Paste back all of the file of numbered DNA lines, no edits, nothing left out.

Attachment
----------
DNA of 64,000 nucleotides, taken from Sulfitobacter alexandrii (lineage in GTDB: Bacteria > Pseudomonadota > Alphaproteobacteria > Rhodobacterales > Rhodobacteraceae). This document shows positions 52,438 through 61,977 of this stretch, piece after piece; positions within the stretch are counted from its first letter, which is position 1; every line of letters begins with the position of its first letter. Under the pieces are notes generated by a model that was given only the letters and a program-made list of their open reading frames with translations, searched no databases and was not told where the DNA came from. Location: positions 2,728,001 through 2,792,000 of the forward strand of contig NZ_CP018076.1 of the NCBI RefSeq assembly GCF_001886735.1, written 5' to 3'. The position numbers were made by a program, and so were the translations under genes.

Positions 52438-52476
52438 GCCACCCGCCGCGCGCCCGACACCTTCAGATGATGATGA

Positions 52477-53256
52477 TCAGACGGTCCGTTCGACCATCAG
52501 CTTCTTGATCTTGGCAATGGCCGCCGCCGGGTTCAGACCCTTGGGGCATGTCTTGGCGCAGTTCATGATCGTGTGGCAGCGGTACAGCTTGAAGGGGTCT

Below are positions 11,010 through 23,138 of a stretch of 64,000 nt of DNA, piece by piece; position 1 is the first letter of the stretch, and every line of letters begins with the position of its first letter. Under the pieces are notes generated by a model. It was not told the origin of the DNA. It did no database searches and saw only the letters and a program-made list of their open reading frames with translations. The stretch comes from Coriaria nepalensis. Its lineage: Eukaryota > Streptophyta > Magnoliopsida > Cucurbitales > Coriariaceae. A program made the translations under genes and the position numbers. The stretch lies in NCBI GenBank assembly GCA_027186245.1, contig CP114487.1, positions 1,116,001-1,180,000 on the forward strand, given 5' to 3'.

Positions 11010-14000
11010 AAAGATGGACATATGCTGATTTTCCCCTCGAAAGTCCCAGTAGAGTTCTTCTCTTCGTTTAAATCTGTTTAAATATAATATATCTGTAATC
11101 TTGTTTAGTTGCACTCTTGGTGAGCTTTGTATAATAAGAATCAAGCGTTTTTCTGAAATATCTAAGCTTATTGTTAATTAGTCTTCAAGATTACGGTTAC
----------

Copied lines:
DNA of 64,000 nucleotides, taken from Sulfitobacter alexandrii (lineage in GTDB: Bacteria > Pseudomonadota > Alphaproteobacteria > Rhodobacterales > Rhodobacteraceae). This document shows positions 52,438 through 61,977 of this stretch, piece after piece; positions within the stretch are counted from its first letter, which is position 1; every line of letters begins with the position of its first letter. Under the pieces are notes generated by a model that was given only the letters and a program-made list of their open reading frames with translations, searched no databases and was not told where the DNA came from. Location: positions 2,728,001 through 2,792,000 of the forward strand of contig NZ_CP018076.1 of the NCBI RefSeq assembly GCF_001886735.1, written 5' to 3'. The position numbers were made by a program, and so were the translations under genes.

Positions 52438-52476
52438 GCCACCCGCCGCGCGCCCGACACCTTCAGATGATGATGA

Positions 52477-53256
52477 TCAGACGGTCCGTTCGACCATCAG
52501 CTTCTTGATCTTGGCAATGGCCGCCGCCGGGTTCAGACCCTTGGGGCATGTCTTGGCGCAGTTCATGATCGTGTGGCAGCGGTACAGCTTGAAGGGGTCT

Below are positions 11,010 through 23,138 of a stretch of 64,000 nt of DNA, piece by piece; position 1 is the first letter of the stretch, and every line of letters begins with the position of its first letter. Under the pieces are notes generated by a model. It was not told the origin of the DNA. It did no database searches and saw only the letters and a program-made list of their open reading frames with translations. The stretch comes from Coriaria nepalensis. Its lineage: Eukaryota > Streptophyta > Magnoliopsida > Cucurbitales > Coriariaceae. A program made the translations under genes and the position numbers. The stretch lies in NCBI GenBank assembly GCA_027186245.1, contig CP114487.1, positions 1,116,001-1,180,000 on the forward strand, given 5' to 3'.

Positions 11010-14000
11010 AAAGATGGACATATGCTGATTTTCCCCTCGAAAGTCCCAGTAGAGTTCTTCTCTTCGTTTAAATCTGTTTAAATATAATATATCTGTAATC
11101 TTGTTTAGTTGCACTCTTGGTGAGCTTTGTATAATAAGAATCAAGCGTTTTTCTGAAATATCTAAGCTTATTGTTAATTAGTCTTCAAGATTACGGTTAC